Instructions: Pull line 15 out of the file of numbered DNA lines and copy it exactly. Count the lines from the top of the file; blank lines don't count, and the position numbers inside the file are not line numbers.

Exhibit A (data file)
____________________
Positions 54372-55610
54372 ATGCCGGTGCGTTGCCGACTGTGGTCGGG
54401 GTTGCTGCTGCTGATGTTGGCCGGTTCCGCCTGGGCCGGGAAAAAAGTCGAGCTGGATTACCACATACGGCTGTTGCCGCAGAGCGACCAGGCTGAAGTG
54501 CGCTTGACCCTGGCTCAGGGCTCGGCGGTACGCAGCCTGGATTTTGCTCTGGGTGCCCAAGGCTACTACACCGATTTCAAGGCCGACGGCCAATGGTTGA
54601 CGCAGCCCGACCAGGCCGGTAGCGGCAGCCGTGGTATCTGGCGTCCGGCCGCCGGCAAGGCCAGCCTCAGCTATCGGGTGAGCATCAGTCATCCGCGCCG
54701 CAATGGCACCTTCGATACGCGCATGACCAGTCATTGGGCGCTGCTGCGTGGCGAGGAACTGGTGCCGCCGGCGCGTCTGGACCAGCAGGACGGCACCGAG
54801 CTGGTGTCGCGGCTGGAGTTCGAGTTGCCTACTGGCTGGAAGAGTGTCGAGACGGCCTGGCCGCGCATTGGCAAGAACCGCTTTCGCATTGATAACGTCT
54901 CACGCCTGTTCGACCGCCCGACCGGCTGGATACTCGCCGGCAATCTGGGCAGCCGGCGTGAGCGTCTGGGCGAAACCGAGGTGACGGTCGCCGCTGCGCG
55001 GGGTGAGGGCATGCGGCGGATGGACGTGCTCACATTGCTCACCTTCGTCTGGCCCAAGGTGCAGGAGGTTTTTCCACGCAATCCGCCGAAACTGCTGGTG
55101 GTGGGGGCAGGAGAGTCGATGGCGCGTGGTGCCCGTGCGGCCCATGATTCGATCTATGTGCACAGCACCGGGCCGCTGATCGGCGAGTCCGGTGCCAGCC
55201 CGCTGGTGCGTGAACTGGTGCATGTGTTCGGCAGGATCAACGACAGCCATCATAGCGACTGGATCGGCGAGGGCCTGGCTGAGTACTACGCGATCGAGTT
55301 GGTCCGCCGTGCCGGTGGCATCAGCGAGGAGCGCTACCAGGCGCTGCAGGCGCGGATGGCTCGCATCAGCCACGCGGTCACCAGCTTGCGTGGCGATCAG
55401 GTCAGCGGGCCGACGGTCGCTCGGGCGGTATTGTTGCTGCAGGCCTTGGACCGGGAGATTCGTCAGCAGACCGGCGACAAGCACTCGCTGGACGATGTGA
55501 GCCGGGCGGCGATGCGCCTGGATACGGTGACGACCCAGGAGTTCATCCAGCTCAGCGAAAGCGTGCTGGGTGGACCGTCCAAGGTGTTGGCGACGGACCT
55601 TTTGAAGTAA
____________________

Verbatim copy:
55601 TTTGAAGTAA